[German version] A. Definition and sources Strictly speaking, the correct term is ‘Athenian law’ (AL), because ‘Attic’ designates the landscape, dialect, art and culture, while Athens, by contrast, refers to the polis and the state; but in German scholarship the designation ‘Attic law’ has been used since the beginning of the 19th cent. when philologists and jurists occupied themselves increasingly with investigating the trials and law of Athens after the issuance of a prize question by the Royal Aca…

Kyrios

(1,013 words)

Author(s): Graf, Fritz (Columbus, OH) | Theobald, Michael (Tübingen) | Thür, Gerhard (Graz)
(Κύριος; Kýrios, ‘lord’). I. Religion [German version] A. Pagan Addressing a deity felt to be powerful with ‘lord’ is widespread in Greek religious language. Since Homer, gods (especially Apollo and Zeus) can be addressed by the Mycenaean royal title anax (Ἄναξ), ‘king, lord’ [1]. A number of powerful goddesses (Cybele, Aphrodite, Artemis, Demeter and Persephone, Hecate, Isis) are since archaic times invoked as déspoina (Δέσποινα), ‘mistress’, and, somewhat more rarely, male gods as despótes (Δεσπότης) [2; 3]. Even though the archaic word anax is used only in epic and prayer …

Blabes dike

(171 words)

Author(s): Thür, Gerhard (Graz)
[German version] (βλάβης δίκη; blábēs díkē). In Greek law, a private action for damage to property. In the case of intentional damage, the guilty party had to pay compensation to the tune of twice the value of the damage caused, as assessed by the plaintiff in his petition. The blabes dike may originally have been legally applicable only as regards violation of the law relating to neighbours. It may only have been by virtue of case law that this restricted profile of action was extended to include other cases of damage to property. Prevailing o…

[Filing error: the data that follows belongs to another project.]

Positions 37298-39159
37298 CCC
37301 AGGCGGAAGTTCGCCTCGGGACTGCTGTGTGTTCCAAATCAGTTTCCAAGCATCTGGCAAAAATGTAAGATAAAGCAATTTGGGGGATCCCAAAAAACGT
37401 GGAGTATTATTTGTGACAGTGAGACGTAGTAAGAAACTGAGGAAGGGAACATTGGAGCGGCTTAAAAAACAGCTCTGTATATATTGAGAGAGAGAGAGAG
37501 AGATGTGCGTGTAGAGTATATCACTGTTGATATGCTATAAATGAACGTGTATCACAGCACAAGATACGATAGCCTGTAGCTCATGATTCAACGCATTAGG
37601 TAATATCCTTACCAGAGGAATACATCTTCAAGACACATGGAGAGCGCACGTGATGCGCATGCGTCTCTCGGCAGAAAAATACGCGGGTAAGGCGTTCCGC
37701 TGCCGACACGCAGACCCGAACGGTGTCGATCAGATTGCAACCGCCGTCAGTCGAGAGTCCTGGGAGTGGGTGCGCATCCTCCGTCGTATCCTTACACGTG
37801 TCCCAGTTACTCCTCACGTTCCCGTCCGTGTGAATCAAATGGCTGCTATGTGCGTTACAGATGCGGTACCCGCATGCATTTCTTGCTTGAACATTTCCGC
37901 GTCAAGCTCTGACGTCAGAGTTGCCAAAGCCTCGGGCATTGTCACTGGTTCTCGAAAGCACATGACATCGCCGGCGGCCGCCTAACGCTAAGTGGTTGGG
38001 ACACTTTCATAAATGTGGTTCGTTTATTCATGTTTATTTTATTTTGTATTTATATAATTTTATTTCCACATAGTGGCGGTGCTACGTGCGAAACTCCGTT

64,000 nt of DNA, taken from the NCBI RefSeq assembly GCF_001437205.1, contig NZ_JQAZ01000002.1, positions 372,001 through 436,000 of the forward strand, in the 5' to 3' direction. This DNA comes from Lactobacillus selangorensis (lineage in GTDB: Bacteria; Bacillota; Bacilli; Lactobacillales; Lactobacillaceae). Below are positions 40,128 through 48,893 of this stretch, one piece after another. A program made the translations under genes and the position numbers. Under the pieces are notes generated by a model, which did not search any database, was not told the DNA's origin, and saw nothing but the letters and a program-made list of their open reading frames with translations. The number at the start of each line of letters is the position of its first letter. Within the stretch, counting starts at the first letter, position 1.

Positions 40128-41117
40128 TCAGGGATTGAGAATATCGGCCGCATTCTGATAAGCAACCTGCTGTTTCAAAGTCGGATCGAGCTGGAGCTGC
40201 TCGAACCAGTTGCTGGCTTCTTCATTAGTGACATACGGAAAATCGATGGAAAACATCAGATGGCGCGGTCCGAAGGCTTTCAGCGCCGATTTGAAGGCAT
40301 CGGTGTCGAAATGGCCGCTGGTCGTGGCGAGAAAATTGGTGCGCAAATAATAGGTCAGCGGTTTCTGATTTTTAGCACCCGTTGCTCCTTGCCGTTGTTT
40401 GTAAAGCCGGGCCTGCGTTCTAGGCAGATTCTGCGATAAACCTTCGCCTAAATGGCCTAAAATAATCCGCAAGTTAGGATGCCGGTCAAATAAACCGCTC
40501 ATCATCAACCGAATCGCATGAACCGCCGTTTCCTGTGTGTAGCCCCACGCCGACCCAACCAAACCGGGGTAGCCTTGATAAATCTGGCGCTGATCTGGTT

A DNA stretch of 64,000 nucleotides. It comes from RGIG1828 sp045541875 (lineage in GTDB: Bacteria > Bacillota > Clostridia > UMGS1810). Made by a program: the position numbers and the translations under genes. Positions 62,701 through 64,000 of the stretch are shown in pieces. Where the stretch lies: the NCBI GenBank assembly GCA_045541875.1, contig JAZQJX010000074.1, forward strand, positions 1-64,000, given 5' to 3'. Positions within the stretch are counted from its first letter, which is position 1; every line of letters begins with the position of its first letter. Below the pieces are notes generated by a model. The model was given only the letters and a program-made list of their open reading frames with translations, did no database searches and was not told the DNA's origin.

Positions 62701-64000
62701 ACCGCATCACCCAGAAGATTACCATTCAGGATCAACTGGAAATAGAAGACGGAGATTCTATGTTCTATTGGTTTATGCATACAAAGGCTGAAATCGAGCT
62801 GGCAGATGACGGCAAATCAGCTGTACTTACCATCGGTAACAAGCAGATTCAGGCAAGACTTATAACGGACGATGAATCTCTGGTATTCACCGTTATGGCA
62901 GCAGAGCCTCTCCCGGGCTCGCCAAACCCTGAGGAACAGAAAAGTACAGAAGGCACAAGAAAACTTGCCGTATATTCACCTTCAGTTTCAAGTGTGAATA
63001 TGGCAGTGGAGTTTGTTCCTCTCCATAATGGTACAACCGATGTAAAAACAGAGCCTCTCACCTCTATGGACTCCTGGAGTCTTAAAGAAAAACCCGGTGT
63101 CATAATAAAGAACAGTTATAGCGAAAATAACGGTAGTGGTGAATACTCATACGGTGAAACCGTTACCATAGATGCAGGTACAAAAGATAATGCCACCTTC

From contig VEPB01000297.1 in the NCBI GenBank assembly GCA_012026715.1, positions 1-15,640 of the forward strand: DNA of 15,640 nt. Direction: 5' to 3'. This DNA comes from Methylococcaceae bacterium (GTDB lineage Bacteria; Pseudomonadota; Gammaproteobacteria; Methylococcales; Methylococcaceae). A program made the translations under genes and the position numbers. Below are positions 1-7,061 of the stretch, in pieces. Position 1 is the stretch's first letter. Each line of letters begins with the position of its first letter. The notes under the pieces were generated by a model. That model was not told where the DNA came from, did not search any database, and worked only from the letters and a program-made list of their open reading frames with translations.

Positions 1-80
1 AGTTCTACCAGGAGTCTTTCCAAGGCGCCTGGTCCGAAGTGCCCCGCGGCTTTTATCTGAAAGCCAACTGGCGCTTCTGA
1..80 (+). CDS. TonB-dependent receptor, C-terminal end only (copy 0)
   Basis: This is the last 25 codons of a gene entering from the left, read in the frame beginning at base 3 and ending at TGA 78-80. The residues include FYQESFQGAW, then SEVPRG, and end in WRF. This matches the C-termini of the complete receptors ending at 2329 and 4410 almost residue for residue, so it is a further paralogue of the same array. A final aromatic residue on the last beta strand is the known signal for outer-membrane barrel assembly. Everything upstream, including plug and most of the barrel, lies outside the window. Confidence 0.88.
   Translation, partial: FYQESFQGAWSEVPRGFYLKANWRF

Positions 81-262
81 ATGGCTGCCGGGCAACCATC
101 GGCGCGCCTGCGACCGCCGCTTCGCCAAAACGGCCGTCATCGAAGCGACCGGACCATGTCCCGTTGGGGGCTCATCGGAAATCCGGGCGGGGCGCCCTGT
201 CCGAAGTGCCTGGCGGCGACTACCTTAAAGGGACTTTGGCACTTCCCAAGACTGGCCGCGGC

Kratesis

(137 words)

Author(s): Thür, Gerhard (Graz)
[German version] (κράτησις; krátēsis) denotes in Greek civil law the actual power over an object, allowing physical access to it, comparable to ownership, but not understood technically in the sense of the Roman p ossessio (the Greeks knew neither possession by prescription ( usucapio ) nor a special ownership protection by interdictum ). Kratesis was exercised, for example, by the creditor on the mortgaged object, even if this had remained with the debtor, and likewise by the tenant on a leased property. A person having the kratesis on an object was not allowed to dispose of it,…

Misthosis

(1,611 words)

Author(s): Thür, Gerhard (Graz)
(μίσθωσις; misthōsis). [German version] A. General Similar to the Roman locatio conductio , the Greek misthosis comprises a series of remunerated transactions in which one person transfers things (or a person) to another person for use, so that a particular outcome is achieved, or commits themselves to providing labour or a service. The current (Romanist) classification of these transactions into rent/lease, work and service agreements is too coarse for misthosis because Greek contract practice developed suitable special regulations depending on the specific facts…